Daly, Martin evolutionary and ecological theories and psychology, particularly epidemiological studies on lethal violence among humans, and the behavioral ecology of desert rodents (McMaster University, Ontario, Canada). http://www.science.mcmaster.ca/Psychology/md.html
Extractions: To view pattern on tie click on it firstname.lastname@example.org 905-525-9140, ext.23018 to find out more about the research in our lab click here I am interested in the relevance of evolutionary and ecological theories to psychology. My more specific interests include comparative studies of social diversity among related animal species, sex differences, parent-offspring relations, lethal violence, and the evolutionary consequences of uncertain paternity in animals with internal fertilization. I conduct research on both human and nonhuman behaviour, usually in collaboration with Margo Wilson. We do field and laboratory research on the behavioural ecology of desert rodents, and we do epidemiological studies of homicide, which we treat as a window on human passions and antagonisms and hence as a sort of assay of interpersonal conflict. To view the Evolution and Human Behavior Website click here
Margo Wilson PhD Department Of Psychology evolutionary psychological perspectives on perceptions, emotions and motivations (McMaster University, Ontario, Canada). http://www.science.mcmaster.ca/Psychology/margo.html
Extractions: References Psychology has been repeatedly accused of consisting of a disparate group of competing, irreconcilable, theories and practices. There is often too little contact between the clinical/applied psychologists who try to use psychological principles to improve our well being, and the experimentalists, who try to discover these principles. Even within these two major groups, there are often major disagreements with respect to theoretical and practical approaches. The American Psychological Association contains over 50 different divisions, each with its own governance structure. Staddon (1993) has stated that "If Psychology is a field it is a field of battle, where contending groups struggle for masterynot a coherent discipline" (p.9). The use of evolutionary theory as a unifying theoretical framework for Psychology is not a new idea. Darwin himself foretold this approach for Psychology in his 1859 book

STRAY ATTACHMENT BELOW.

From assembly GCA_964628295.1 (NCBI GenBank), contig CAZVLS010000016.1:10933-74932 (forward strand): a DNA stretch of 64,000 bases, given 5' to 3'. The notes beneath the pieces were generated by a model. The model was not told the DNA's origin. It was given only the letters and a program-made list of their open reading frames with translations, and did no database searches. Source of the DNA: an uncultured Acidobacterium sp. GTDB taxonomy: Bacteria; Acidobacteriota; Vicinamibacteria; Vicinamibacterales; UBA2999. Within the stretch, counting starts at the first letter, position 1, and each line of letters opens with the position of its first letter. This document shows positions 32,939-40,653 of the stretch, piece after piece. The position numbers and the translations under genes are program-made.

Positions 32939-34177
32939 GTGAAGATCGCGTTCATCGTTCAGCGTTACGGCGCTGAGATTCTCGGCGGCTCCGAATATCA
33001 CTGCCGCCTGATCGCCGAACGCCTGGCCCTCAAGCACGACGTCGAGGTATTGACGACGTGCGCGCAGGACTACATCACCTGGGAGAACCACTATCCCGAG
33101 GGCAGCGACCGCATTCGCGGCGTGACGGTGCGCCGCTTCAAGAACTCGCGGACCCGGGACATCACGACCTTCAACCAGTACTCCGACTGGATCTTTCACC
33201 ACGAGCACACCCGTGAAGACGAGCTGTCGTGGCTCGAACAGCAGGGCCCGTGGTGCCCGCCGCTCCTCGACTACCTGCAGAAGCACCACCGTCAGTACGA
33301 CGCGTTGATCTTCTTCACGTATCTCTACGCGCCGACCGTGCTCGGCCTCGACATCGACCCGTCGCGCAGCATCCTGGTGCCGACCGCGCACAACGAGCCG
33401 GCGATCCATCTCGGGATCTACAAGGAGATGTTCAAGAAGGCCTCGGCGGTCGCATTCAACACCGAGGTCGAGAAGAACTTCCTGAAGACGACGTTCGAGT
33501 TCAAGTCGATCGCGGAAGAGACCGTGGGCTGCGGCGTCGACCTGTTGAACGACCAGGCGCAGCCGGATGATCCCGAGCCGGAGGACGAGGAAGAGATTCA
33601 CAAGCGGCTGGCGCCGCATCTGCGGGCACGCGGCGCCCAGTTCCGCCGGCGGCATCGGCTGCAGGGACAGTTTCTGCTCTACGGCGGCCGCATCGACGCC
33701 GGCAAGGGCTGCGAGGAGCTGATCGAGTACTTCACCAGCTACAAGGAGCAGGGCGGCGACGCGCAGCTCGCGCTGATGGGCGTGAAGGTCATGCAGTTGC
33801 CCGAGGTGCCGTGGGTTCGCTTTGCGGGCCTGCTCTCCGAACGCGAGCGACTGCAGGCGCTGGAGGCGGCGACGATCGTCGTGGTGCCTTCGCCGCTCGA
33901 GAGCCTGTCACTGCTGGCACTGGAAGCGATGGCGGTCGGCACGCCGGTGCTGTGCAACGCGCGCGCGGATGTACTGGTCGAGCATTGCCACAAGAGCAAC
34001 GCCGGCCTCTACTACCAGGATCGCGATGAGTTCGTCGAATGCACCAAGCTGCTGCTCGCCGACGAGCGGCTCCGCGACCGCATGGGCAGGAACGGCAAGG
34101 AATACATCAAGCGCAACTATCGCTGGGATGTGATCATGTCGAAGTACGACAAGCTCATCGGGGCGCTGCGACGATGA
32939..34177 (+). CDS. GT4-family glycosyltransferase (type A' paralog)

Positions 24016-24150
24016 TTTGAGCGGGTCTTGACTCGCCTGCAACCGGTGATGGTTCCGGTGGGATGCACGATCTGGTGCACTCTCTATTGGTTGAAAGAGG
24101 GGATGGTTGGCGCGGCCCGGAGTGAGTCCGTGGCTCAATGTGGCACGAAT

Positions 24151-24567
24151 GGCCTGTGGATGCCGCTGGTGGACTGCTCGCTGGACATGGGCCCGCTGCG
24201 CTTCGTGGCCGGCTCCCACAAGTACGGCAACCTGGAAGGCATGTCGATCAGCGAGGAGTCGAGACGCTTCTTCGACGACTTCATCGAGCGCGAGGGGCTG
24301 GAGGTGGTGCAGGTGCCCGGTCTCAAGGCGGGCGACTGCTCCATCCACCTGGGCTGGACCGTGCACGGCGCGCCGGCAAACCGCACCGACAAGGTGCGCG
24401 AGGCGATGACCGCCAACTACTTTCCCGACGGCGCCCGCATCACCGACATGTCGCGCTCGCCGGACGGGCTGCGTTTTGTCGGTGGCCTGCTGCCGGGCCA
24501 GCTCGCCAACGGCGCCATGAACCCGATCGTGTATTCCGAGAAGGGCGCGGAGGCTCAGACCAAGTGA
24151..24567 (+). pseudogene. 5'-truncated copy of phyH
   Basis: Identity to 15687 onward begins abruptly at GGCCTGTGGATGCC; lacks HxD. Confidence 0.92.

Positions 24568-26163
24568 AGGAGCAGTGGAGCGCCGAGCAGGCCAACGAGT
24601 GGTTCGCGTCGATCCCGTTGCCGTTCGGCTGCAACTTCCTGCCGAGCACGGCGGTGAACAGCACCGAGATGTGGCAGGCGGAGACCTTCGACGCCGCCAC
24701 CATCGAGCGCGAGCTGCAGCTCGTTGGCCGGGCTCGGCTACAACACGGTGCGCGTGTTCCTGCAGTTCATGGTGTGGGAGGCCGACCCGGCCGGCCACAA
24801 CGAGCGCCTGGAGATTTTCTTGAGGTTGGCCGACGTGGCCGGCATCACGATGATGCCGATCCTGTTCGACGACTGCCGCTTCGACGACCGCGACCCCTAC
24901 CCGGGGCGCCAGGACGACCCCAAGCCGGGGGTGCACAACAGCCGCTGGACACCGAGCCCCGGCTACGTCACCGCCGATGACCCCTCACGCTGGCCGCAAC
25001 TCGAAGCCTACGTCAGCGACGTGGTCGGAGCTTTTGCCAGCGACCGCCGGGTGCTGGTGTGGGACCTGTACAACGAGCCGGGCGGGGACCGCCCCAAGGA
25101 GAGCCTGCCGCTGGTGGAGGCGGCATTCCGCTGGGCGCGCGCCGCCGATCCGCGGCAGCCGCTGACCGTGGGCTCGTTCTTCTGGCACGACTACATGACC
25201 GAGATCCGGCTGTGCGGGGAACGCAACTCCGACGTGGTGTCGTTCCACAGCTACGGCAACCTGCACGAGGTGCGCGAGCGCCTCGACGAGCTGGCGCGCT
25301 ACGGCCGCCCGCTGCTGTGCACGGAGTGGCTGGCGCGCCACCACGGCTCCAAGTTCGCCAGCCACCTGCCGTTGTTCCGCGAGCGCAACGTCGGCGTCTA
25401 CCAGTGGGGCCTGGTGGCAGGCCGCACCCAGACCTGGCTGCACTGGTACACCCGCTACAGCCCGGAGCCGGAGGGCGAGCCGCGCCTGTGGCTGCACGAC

An Evolutionary Hypothesis For Eating Disorders Riadh T. Abed argues that the roots of some eating disorders may be sexual competition. Published in the British Journal of Medical psychology 71(4)525547. http://cogprints.soton.ac.uk/documents/disk0/00/00/08/00/cog00000800-00/eatdis~1
Extractions: The Sexual Competition Hypothesis For Eating Disorders Riadh T. Abed, MBChB, DPM, MRCPsych. Psychiatrist, Department of Psychiatry, Rotherham District General Hospital, Moorgate Road, Rotherham S60 2UD, United Kingdom, and Honorary Clinical Lecturer, University of Sheffield. Fax: 114 2507651; E-mail: email@example.com Acknowledgements: I am grateful to Dr. R.L. Palmer and Dr. K. de Pauw for reading and commenting on earlier versions of this paper. I also wish to thank Professor P. Gilbert Associate Editor and the two anonymous referees for their critical review of the paper and for offering valuable advice. The Sexual Competition Hypothesis For Eating Disorders Evolutionary science has made few inroads into psychiatry despite the fact that over 130 years have passed since Darwins Origin The hypothesis on eating disorders presented here is derived from the evolutionary theory of human sexuality. The present hypothesis is based upon the assumption that, besides shaping anatomical systems, selection also designs psychological and behavioural adaptations that are just as important for the organisms survival and reproductive success (Lorenz, 1937; Dawkins,1982). Hypothesis: The present hypothesis is based upon the following assumptions: 1. In the ancestral environment, the female shape was a generally reliable indicator of the females reproductive history and hence her future reproductive potential.